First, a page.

What does Proverbs 22:14 mean?
ESV: The mouth of forbidden women is a deep pit; he with whom the LORD is angry will fall into it.
NIV: The mouth of an adulterous woman is a deep pit; a man who is under the LORD's wrath falls into it.
NASB: The mouth of an adulteress is a deep pit; He who is cursed of the Lord will fall into it.
CSB: The mouth of the forbidden woman is a deep pit; a man cursed by the Lord will fall into it.
NLT: The mouth of an immoral woman is a dangerous trap; those who make the Lord angry will fall into it.
KJV: The mouth of strange women is a deep pit: he that is abhorred of the LORD shall fall therein.
NKJV: The mouth of an immoral woman is a deep pit; He who is abhorred by the Lord will fall there.
Verse Commentary:
A common form of trap in the ancient world was the pit: a disguised hole used to capture or injure prey. Earlier in the book of Proverbs, "the forbidden woman" was used as a personification of temptation (Proverbs 2:16; 7:4–10). Sin seems attractive and welcoming, but what it draws us to is not what God intends for us. In fact, the result of following temptation is death and ruin (Proverbs 8:34–36). Moving towards sinful urges is as dangerous as walking unaware towards a deep trap.

The comparison used here echoes the anger God expresses at sin as a type of spiritual adultery. After committing physical adultery with Bathsheba, King David felt the disastrous effects of his sin. He suffered mental, spiritual, and physical anguish. Until he confessed his sin and received forgiveness, his bones wasted away, he groaned all day long. He felt God's hand was heavy upon him, and his strength was dried up (Psalm 32:3–4). Further, the joy of salvation had left him (Psalm 51:12). Even after receiving God's forgiveness, David experienced all the natural, negative consequences of his adulterous act. He lost the baby that was born to him and Bathsheba, and his son Absalom rebelled against him and tried to seize the throne. Adultery pays bitter wages; what seemed desirable turns out to be poisonous.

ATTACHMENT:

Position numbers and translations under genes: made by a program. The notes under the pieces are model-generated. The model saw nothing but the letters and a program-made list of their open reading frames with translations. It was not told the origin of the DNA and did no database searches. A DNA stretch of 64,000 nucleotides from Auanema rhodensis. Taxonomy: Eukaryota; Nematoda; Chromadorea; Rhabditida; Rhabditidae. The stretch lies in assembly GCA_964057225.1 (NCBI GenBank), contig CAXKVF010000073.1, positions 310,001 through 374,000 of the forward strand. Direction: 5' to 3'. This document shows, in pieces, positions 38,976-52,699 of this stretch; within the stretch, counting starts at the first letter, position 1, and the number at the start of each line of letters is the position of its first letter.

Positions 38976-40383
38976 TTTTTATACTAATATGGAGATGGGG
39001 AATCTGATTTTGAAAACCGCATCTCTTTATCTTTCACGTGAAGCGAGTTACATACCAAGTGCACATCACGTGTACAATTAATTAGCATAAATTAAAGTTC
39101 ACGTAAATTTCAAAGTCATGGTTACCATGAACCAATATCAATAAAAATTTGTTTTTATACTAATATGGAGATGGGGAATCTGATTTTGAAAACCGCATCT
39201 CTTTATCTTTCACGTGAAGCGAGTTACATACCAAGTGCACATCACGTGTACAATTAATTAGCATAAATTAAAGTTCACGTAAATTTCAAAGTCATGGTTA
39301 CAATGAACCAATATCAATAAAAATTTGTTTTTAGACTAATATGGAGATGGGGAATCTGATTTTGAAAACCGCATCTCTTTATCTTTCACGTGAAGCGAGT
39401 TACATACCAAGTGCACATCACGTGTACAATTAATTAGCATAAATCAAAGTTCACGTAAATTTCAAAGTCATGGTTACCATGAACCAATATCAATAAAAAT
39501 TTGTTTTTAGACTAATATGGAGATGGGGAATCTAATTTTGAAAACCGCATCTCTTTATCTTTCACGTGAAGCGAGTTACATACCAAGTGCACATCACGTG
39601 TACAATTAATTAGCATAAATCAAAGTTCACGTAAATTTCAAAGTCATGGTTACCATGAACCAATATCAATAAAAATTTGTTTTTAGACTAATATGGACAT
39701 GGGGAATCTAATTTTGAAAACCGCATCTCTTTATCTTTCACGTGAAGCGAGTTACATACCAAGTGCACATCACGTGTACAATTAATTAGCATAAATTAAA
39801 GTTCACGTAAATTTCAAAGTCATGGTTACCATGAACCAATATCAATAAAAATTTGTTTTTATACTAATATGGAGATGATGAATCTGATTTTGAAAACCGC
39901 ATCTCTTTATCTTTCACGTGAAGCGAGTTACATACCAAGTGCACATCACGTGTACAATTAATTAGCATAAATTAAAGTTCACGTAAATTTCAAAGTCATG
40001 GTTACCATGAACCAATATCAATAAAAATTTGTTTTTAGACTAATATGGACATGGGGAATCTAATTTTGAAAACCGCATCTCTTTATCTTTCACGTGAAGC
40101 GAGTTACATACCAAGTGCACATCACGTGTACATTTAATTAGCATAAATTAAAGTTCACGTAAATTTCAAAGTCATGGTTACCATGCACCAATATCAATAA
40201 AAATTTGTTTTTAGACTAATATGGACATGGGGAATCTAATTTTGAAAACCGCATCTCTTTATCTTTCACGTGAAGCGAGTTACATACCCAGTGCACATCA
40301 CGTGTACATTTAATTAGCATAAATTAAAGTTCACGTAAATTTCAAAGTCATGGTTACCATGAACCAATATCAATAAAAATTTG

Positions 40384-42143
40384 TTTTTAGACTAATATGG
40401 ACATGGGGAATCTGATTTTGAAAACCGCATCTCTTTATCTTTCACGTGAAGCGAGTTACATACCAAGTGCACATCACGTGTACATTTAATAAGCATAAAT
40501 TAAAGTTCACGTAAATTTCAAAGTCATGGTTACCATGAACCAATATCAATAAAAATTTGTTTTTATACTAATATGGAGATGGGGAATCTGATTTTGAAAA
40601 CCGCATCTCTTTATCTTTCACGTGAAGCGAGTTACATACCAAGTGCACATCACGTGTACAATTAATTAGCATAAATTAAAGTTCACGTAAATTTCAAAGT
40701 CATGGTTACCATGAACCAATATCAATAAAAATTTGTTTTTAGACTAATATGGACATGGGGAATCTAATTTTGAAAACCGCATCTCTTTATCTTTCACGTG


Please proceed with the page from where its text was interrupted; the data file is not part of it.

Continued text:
Verse Context:
Proverbs 22:1–16 dispenses practical advice about gaining a good reputation, avoiding danger, setting children on a good path, finances, pure living, and the Lord's watchfulness and judgment. These verses also speak on the absurdity of laziness, the danger of evil words, and the sin of oppressing the poor. This completes an extensive list of wise sayings (Proverbs 10:1) attributed to Solomon.
Chapter Summary:
This chapter completes a long string of wise sayings attributed to Solomon (Proverbs 10:1). He notes that reputation and godliness are far better than money. He also notes that godly wisdom keeps a person from various dangers. Loving parents use proper discipline to instill wisdom in their children. The last portion of the chapter introduces a new passage, made up of thirty wise teachings which Solomon endorses. This string of advice continues into chapter 24.
Chapter Context:
This chapter is the last of the second division of the book, including all of chapters 10—21. This section includes some 375 verses, mostly in paired lines. Chapter 22 completes these statements, then introduces a collection of thirty wise sayings endorsed by Solomon. The first five are negative commands, warning to avoid certain vices. Chapter 23 continues with more sayings of advice.
Book Summary:
Proverbs is best understood in context with the books of Ecclesiastes and Job. In Proverbs, “wisdom” is given in short, simple, general terms. Ecclesiastes represents wisdom based on observation and experience. This often shows how the general principles of the book of Proverbs don’t apply in absolutely every circumstance. Job represents wisdom based on the experience of suffering and injustice. All three come to the conclusion that God does indeed know best, and the most sensible course of action is to follow His will.
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